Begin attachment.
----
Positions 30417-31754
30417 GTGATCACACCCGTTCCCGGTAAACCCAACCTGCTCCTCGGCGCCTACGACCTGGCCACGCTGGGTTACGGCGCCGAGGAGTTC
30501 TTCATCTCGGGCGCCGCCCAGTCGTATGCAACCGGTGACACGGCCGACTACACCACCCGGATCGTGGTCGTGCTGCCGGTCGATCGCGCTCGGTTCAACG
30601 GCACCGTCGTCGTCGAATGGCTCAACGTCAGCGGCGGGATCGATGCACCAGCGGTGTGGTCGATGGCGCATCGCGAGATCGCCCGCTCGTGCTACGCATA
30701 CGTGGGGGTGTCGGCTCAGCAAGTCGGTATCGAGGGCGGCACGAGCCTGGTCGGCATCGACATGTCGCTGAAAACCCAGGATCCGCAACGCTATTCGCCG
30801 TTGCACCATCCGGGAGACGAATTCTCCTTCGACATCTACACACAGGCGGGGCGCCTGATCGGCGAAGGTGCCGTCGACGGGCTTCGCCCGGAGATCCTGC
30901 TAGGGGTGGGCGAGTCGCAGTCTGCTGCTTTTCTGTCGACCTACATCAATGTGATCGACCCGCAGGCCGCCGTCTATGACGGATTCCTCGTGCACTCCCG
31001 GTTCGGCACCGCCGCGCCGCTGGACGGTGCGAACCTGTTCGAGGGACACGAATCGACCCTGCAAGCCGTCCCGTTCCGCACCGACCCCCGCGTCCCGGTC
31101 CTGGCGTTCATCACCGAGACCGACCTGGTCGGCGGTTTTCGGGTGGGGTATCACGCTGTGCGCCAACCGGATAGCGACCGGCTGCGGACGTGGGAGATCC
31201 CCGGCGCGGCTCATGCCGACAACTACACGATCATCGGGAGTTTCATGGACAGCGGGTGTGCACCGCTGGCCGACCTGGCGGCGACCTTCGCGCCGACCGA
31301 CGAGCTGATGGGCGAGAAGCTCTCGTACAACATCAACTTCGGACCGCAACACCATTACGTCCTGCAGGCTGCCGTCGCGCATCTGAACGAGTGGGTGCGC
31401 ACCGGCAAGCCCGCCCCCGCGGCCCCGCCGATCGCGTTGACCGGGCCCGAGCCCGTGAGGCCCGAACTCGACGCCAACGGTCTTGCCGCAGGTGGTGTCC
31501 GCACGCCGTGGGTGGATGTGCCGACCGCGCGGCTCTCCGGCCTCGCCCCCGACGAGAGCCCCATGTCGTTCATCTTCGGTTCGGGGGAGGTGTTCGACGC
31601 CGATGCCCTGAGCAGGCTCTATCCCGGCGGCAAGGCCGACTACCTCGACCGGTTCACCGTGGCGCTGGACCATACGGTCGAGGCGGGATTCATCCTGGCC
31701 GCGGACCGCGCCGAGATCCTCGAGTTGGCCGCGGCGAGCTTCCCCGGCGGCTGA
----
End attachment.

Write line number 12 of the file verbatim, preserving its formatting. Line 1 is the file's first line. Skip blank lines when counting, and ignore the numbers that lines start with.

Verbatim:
31401 ACCGGCAAGCCCGCCCCCGCGGCCCCGCCGATCGCGTTGACCGGGCCCGAGCCCGTGAGGCCCGAACTCGACGCCAACGGTCTTGCCGCAGGTGGTGTCC